DIY Outdoor Lumber Rack for Tight Spaces, Part 1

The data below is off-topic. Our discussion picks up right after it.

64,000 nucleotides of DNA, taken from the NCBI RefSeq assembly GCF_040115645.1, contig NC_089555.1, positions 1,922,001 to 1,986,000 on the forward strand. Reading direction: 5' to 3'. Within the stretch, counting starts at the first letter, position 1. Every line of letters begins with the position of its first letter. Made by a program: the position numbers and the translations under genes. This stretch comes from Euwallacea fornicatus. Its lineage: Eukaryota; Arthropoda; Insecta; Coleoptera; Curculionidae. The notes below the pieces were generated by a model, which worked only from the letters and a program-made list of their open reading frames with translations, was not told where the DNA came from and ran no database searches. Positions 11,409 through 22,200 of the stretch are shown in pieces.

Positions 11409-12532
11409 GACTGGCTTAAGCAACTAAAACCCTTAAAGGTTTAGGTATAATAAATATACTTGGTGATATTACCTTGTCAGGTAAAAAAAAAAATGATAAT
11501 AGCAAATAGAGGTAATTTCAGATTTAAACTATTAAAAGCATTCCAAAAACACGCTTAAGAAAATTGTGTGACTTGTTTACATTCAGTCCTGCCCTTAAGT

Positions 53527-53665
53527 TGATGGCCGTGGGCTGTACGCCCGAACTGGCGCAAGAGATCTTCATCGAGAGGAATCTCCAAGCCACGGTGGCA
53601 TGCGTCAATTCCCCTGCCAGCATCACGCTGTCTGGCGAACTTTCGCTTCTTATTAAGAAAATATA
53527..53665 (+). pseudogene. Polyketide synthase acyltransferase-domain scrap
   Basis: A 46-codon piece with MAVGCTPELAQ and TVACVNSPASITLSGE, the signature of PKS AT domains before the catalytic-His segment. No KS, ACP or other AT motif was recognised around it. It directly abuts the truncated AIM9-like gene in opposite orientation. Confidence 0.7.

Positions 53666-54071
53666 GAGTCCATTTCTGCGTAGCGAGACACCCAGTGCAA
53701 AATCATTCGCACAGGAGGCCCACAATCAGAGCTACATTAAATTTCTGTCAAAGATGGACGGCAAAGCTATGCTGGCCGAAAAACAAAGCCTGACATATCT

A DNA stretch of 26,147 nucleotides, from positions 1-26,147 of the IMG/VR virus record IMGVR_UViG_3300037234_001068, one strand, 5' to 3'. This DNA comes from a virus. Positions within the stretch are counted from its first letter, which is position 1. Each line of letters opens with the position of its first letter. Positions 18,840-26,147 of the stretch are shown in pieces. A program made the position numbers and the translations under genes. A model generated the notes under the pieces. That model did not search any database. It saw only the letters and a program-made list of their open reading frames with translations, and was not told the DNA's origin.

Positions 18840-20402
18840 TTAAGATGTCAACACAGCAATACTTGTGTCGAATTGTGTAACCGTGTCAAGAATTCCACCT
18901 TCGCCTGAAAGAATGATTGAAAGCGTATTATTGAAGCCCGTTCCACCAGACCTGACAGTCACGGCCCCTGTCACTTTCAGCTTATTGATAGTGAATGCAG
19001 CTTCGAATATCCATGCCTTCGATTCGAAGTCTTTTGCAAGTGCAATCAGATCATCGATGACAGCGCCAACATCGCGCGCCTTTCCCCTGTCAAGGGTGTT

hey everybody I'm Tommy today's video is gonna be part 1 of how I built my outdoor lumber storage shed that is compact enough to fit inside a very narrow side yard yet it's long enough to let you store full 8 foot length pieces of material while also giving you lots of options for easily organizing and storing smaller pieces as well whether it's your first time here or even if you've been here before welcome to one minute workbench [Music] I have a very narrow side yard on one side of my house and a few years ago I built a lumber rack on that side over the years I've seen the shortcomings of my original design the original design was just basically a few wide shelves that would get covered with a tarp the problem with a few wide shelves is that you end up stacking materials so deep that it's difficult to even know what's on the rack let alone access it having it so wide also makes it difficult to walk around and that makes it difficult to add or remove material the problem with using a tarp to protect the lumber is that plastic tarps even the more expensive ones with higher UV ratings tend to break down fairly quickly when exposed to the Sun so a lot of your lumber gets wrecked in just a few months time with the relatively poor performance of the first lumber rack in mind I set out to design a new one that would be better in every possible way and I wanted it to look nice as well so the main criteria for building a new lumber rack was this number one it needed to hold the lumber in a very organized and easily accessible way number two it needed to shield the lumber 100% from the Sun and rain and number three it needed to be very strong and built with materials that would last a very long time when exposed directly to the elements so I came up with this design the only problem with this design was that in order to have a rack this narrow yet long enough to hold full-length pieces of lumber was that building doors for it was going to be more difficult now you could say that you could easily add a small door at one end of the rack while that method would work for longer pieces of lumber it would not work very well for storing or accessing shorter pieces of lumber that said to close up the main opening I decided to use a heavy-duty cotton canvas this would provide an easy way to cover the opening without having to worry about it shedding plastic particles this is an extremely easy project as far as cutting goes almost all the cuts are just simple straight cuts on everyday stock like two by fours two by sixes in plywood there are some angle cuts however they're also very simple because they don't actually need to be perfect as long as they're pretty close they'll be okay with my two by fours and two by sixes cut to size I started cutting the plywood panels I used oh s B for this project because it's dirt cheap a full sheet of OS b only costs about $10 some people will tell you that you can't use OS B for an exterior application however that's not actually true OS B is rated for exterior use as long as it is thoroughly painted with an approved exterior grade paint when I was done cutting the plywood I started working on a jig to help me drill holes at an angle this is to hold pieces of conduit that will hold the lumber and all of this will make sense in just a little bit here to build the jig I just used some small scraps I had on hand and didn't actually have to make any new cuts at all I built the jig using screws instead of glue so it would go together faster and in case something didn't work out right I'd be able to easily disassemble it the most important aspect of this jig is that it would be perfectly square so that all the angled holes I drill will be oriented perfectly in line with the center of each board since I was going to be drilling holes in two by sixes I used a scrap piece of 2 by 6 to test out the jig I took my time clamping the jig to the drill press and setting the depth so that the holes would be deep enough to securely hold each piece of conduit but not too deep that way the board's would maintain their structural integrity everything was looking good on the test piece so I move forward with drilling the rest of the holes I drew my marks as precisely as I could on each board so that the pieces of conduit would align as perfectly with each other as possible again the jig helps drill these holes at a slight angle and that's just to ensure the pieces of lumber that are stored on the rack won't slip off easily I drilled many of the holes just using the jig to hold the board in place but near the end of each board I needed to use clamps to counteract the leverage produced by the length of the board extending so far off the drill press table drilling the holes was pretty much the last cutting task for all of the pieces of lumber on the job I had all of my pieces of plywood cut to size and shape and as well I had all of my two by fours and two by sixes cut to their specified lengths it was now time to start building the main frames of the shed I needed to build the base the back wall and the side walls to help me build these frames I started laying out marks where the upright studs would be located I then transferred those marks all the way around each Ward so that no matter which side of the board was visible I'd always know where each stud was supposed to be located I then used a crayon to draw a big red X at each stud location so the marks would be easier to see I used a framing nailer to build these frames but if you don't have a framing nailer using a good old fashioned hammer wouldn't actually be too bad this is a pretty small project from a framing perspective and could still be done pretty quickly with an old-fashioned approach after building the base frame i built the two side walls and then moved on to the back wall which is the part that will actually hold the lumber if you build one of these make sure you install the boards so that the angle of the holes are all going in the same direction and will hold the lumber slightly tilted upwards I decided to pre-paint all of the components of the shed in my garage before moving outside this just makes it faster and easier to paint without having to worry about the wind blowing drop cloths around or spilling pain outside I still have to come back and touch up the paint after the shed is built but it'll be much easier with the bulk of the painting already done another reason to paint inside is that the OSB needs to be very thoroughly painted all the way around if I want it to last in this exterior application as you see here I'm adding the floor to the base of the shed I made sure to square up the corners before nailing the floor of the shed in place the plywood is actually what keeps the frames square this is true for the floor and all of the walls you may also notice that the top side isn't painted yet we'll come back to why this is the case a little later on in part 2 I had a specific color scheme in mind and for some of the pieces that weren't going to be visible I just used whatever color paint I had on hand that was of a good exterior grade you'll see how these colors all play out during the construction of the shed with all of the paint drying I started working on removing the old lumber rack and prepping the area for the new shed the old lumber rack put up a good fight but not anything my old framing hammer couldn't take care of with the old rack out of the way I brought in the blocks that the new one would sit on I measured out the area and started setting the blocks in place I just worked the ground beneath each one to make sure it was level with itself and then used my level in combination with a five-foot straight edge to make sure the blocks were all leveled with each other I could have tied off some string to set the level of these blocks but it was a small enough job that it could be done pretty quickly just using the straight edge method I was pretty much prepped for the final construction of the shed and that's going to be the subject of the second video as you can see from this animation in the second video I'm basically just gonna put together those pre-built frames add the plywood the roof some decorative trim the lumber supports and then finally the canvas again be sure to check out part two to see how it all comes together and thanks for watching I really hope you enjoyed this first part if you haven't already be sure to LIKE and subscribe and make sure you hit the bell icon so you get notified every time there's a new episode I'd love to hear what you think in the comments section below and if you have any quick questions you want answered hit me up on Instagram Facebook or Twitter and until the next time I see you I hope you have fun building something